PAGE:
October 2009 Issue
Life Over Easy
Laboring on one particular Sabbath in autumn wasn’t work, it was an act of love.
Some music makes a clumsy man think he can dance. Some women, when they come in a room, make a man want to stand up and remove his hat, even if he is not wearing one. Fall does that to me.
Summer in Ohio is like sipping warm butter through a curly straw. But in autumn the air goes crisp as a chilled apple, and magic happens. People who have not stirred since July get up and move. Some think of leaf-peeping and hay rides, but I dream of tape measures and tool boxes.
The connection was made long ago in a ritual somewhere between a baptism and a barn raising. Every Sunday throughout the year my family would gather at my grandmother’s house for dinner. In summer we ate outside on picnic tables, next to her vegetable garden. On the last blue-sky Sunday of the year, one of my uncles would push back from the table and say, “Well, let’s get Ma ready for winter.”
(I never understood how they picked that Sunday, and came to accept it as magic. It was understood that my aunts were spell-casters, and every small boy hiding a secret behind his back knows mothers can read minds. It only followed that their husbands would be wizards.)
Gemma Colino was a widow, a tough little Neapolitan. Her house was a tiny wood box, set in a row of identical boxes on a brick alley, but my grandmother’s was the prettiest, and I’m not just saying that. Gemma had four daughters, and her daughters had husbands, and not one lived more than a long mop handle away. Her house was a showplace — her children saw to that. Now they would make it winter-proof.
My Uncle Gene, a tall man, would look up and decide the gutters needed cleaning. My father, a short man, would peer under the porch eve and say it sure could use some paint. My Uncle Herb, just a good man, would run his hand through the grass and announce the lawn could stand one more cut. Uncle Ken would load a caulk gun, work boots peeking out from under his church pants.
My uncles were factory workers by trade, but self-taught experts at carpentry, plumbing and painting. They owned every Craftsman tool ever made, and traveled with a Sears store in their car trunks. (I believe they could have repaired a moon rocket, if one had fallen on us.) For them, calling a stranger in when something broke at home would have been like paying someone to dance with your wife.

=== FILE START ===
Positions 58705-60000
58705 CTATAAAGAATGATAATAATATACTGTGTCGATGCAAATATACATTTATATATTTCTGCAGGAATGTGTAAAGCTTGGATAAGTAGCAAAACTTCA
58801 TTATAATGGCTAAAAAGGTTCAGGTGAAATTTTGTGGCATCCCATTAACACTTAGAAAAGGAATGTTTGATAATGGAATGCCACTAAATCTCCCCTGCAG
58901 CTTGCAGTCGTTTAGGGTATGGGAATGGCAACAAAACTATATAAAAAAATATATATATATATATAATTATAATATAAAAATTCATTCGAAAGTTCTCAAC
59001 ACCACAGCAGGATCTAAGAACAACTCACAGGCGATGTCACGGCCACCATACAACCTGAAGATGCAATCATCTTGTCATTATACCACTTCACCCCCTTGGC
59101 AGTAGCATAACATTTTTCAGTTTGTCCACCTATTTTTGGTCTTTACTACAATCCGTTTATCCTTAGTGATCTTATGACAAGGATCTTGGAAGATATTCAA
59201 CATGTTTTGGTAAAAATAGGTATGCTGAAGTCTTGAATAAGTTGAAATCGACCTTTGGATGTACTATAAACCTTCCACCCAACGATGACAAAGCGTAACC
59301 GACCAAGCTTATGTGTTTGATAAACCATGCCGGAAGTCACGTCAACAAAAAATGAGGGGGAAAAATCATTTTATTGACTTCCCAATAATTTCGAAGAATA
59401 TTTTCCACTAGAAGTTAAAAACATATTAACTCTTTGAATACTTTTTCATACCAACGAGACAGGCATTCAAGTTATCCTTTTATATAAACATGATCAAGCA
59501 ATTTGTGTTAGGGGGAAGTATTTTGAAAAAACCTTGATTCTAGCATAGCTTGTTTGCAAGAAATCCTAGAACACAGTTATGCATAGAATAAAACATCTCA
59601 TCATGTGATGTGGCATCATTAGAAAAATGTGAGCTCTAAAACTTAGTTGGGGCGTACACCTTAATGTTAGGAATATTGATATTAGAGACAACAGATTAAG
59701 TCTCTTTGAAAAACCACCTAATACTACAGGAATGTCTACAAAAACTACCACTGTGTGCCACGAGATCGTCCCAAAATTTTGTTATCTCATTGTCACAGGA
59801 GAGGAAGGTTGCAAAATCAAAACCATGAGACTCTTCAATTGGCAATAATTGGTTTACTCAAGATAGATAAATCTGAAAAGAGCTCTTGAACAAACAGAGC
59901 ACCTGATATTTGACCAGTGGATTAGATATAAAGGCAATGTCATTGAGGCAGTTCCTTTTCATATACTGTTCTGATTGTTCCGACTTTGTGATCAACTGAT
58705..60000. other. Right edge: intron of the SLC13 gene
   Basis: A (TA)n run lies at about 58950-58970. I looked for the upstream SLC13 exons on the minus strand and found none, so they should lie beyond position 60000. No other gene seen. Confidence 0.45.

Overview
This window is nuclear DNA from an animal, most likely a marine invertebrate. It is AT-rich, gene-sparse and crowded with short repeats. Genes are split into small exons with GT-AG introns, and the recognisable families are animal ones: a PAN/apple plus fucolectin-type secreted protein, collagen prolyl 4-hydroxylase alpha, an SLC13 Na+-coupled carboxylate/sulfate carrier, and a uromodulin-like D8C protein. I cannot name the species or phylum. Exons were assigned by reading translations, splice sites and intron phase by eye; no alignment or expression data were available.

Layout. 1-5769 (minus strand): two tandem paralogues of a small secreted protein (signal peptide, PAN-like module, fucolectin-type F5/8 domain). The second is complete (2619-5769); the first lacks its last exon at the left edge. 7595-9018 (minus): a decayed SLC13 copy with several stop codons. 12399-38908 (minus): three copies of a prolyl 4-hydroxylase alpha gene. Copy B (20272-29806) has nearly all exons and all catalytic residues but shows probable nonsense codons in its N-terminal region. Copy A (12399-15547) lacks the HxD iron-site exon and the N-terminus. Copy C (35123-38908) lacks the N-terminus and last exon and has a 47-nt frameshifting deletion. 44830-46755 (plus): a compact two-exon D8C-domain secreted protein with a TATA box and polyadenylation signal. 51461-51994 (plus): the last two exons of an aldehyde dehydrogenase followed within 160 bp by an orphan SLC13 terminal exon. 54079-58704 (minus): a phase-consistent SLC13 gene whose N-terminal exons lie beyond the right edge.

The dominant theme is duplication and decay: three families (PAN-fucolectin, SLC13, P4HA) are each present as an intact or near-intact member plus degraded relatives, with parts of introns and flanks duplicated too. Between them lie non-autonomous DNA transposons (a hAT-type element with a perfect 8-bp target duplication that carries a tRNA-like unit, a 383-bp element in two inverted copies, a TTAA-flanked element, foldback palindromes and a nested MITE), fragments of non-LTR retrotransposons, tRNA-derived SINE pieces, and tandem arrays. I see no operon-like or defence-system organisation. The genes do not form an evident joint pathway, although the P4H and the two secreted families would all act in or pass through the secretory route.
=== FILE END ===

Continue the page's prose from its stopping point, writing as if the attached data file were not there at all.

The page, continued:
Together they probably starved a phone book’s worth of contractors.
I cut the grass with a push mower bigger than I was, and if memory serves, mowed most of the known world those Sundays. Later I pruned Gemma’s garden by hand, because using a cutting tool would have been like taking a cleaver to a loved one complaining of appendicitis.
It was men-only work, which meant something to a small boy. The women stayed inside doing ... I wasn’t sure what. I was sent in once with a few tomatoes and saw stew pots bubbling like cauldrons, and my mother and her sisters proclaiming loudly in Italian. I ran.
A transistor radio played as we worked — the Cleveland Browns were always humbling somebody — and my uncles would tell stories as they poured turpentine from a silver can. As young men they had fought wars in the Pacific and Korea and seen just about the ugliest face this world can put on. But there was a gentleness to them you could almost feel.
Once I mentioned that we were not supposed to work on the Lord’s Day —that was catechism class talking — and my Uncle Gene smiled and said this wasn’t work. Then he asked me if that Jim Brown wasn’t something.
When we were done the house glowed.
The next Sunday — it would always be raining — we would eat in the warmth of Gemma’s kitchen, feasting on some of the stewed tomatoes and canned peppers my aunts had “put up” the Sunday before. Then the men, we men, would walk outside and admire our handiwork.
I wish I could remember more, but it is like trying to hug music.
I think of those Sundays now. I see a ladder propped against a barn or watch the last tractor crossing an October field, and know people still prepare for winter. When they are done, Ohio will glow.
I guess I am still under a spell, because every fall I believe I am a competent man. That notion could not have stuck any better if my uncles had nailed it in place.
I have helped everyone I know at least once, and my friends will say once is about enough. I did the measuring and sawing for a friend’s porch, and her steps, while solid, do list a little to port (I believe the earth must have settled). Walking out for the mail is like exiting the Titanic. Last fall I roofed another friend’s garage, and when his wife came out and saw me loading the nail gun she hurried inside to check her husband’s life insurance, I’m sure.
But what I miss is that last turn in a garden. My friends are too refined for much dirt, give or take a clay-pot geranium. Those with serious real estate hire people to do their yard work. To me, that’s like hiring somebody to pet your dog. Too bad: I am a weed-pulling fool.
I used to tell people I could not garden if my life depended on it. I think now maybe it does.
I live in a city apartment. But I have a window box. Folks pass by and grin at the two scrawny tomato plants. They do not know how lucky they are I was not raised by wheat farmers. In a day or two, on a perfect blue Sunday, I will bite into the last tomato, and taste everything but regret.
John Hyduk is a freelance writer based in Fairview Park.